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Jules Janick and Anna Whipkey (eds.). 2002. ASHS Press, Alexandria, VA
The issue of crop diversity has never been more urgent. Present day agriculture is faced with an erosion of crop variability as the trend toward monoculture persists throughout the world. As a result farmers face increased risks, both biologic and economic, due to a combination of market forces and subsidies that leads inexorably away from rather than toward diversity. An expected doubling of world population continues to be a looming specter upon the horizon, while at the same time, ironically, over-production in the developed world leads to a collapse of small farmers and rural communities. The issue of agricultural sustainability is ever present, especially on fragile soils. In addition, there are new geopolitical pressures brought about by the increasing demands of an oil-based economy. There have been many solutions proposed but the balance still eludes us. Genetic and management solutions to increase production is necessary for the developing world but aggravate overproduction in the developed world. New industrial uses for crops could increase demand and farmer income. Many suggest that a move to a bio-based economy could solve two problems: reduce our dependence on imported petroleum while providing new opportunities to farmers. New crop alternatives could lead to new options for both consumers and farmers. The strategies above are not mutually exclusive.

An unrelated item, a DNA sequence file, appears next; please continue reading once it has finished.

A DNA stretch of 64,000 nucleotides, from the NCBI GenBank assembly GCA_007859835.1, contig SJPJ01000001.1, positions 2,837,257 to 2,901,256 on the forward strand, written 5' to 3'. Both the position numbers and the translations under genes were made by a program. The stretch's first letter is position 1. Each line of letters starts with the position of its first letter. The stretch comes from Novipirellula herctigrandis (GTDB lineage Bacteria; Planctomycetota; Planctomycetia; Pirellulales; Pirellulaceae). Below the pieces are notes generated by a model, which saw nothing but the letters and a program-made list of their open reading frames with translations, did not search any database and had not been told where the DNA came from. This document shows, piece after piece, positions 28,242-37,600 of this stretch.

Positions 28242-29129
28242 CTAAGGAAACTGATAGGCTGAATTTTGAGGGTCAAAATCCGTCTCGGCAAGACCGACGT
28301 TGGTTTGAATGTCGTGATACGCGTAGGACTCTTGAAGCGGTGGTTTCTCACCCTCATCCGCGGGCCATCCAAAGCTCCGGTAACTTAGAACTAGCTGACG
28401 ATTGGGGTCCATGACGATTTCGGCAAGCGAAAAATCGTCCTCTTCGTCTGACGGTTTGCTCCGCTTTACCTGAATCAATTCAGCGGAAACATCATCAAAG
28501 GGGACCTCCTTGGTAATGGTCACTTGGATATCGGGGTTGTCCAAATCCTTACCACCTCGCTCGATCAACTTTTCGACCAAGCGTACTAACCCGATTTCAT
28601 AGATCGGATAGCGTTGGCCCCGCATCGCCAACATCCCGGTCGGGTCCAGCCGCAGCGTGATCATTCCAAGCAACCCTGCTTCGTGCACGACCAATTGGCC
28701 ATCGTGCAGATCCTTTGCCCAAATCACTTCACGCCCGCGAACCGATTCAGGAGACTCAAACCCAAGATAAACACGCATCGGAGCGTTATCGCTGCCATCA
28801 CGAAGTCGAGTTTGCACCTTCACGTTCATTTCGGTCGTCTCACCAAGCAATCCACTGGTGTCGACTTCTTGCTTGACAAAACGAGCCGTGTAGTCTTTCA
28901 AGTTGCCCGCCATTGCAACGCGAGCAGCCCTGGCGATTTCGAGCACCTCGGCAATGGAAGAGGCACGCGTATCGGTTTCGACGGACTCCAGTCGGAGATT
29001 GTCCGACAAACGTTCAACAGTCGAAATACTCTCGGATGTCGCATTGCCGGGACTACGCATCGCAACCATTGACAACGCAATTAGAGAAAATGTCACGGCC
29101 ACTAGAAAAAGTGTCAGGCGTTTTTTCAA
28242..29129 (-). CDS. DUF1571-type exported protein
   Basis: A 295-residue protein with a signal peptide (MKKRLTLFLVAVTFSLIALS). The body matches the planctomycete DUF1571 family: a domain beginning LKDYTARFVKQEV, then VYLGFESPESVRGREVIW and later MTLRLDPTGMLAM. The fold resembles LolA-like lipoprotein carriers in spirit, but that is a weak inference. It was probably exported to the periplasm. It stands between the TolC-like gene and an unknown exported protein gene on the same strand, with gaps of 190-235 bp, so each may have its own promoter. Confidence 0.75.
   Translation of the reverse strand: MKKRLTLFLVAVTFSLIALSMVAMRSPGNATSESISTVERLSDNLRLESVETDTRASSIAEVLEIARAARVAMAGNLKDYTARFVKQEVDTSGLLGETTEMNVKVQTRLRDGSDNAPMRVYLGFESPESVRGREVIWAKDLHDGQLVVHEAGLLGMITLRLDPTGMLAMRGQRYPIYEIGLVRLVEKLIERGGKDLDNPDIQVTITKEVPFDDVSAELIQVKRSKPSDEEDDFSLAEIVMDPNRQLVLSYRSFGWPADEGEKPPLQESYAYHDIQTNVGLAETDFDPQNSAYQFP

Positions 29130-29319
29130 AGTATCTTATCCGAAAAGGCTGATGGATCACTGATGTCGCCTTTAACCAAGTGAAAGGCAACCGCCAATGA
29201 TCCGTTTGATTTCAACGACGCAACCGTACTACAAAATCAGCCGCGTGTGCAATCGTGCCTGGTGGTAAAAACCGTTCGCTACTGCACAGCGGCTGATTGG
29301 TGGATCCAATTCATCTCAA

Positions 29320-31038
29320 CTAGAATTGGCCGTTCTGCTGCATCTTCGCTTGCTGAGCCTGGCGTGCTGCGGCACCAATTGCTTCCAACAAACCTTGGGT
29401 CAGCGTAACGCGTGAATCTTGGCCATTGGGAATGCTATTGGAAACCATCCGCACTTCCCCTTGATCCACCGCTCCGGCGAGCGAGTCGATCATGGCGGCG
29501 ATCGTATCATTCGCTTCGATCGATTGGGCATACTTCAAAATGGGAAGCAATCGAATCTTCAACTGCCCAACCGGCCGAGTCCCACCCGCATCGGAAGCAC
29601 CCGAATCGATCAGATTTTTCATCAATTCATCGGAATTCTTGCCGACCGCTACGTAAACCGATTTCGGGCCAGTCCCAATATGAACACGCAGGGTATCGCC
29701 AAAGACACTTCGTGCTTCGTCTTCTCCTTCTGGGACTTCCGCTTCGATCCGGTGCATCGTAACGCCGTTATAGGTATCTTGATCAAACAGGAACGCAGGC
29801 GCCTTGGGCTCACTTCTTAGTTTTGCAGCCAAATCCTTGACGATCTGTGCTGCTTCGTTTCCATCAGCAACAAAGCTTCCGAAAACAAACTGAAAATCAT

This book, the fifth of a series, is based on the symposium entitled New Crops and New Uses: Strength in Diversity held Nov. 8 to 11, 2001 in Atlanta, Georgia and organized by the Association for the Advancement of Industrial crops (AAIC), the Purdue University Center for New Crops and Plant Products, the Thomas Jefferson Agricultural Institute, and the New Uses Council, Inc. It supplements four other proceedings: Progress in New Crops (1990, Timber Press, Portland, Oregon); New Crops (1993, Wiley Press, New York), Advances in New Crops, (1996, ASHS Press, Alexandria, Virginia), and Perspectives on New Crops and New Uses (1999, ASHS Press, Alexandria, Virginia). These volumes represent an encyclopedic compendium of new crop information useful to growers, marketers, and researchers.
Hardback, 599 pages
Table of ContentsThere are four other volumes in the New Crops series:
in New Crops1990
Progress in New Crops1996
Perspectives on New Crops and New Uses1999
Issues in New Crops and New Uses—2007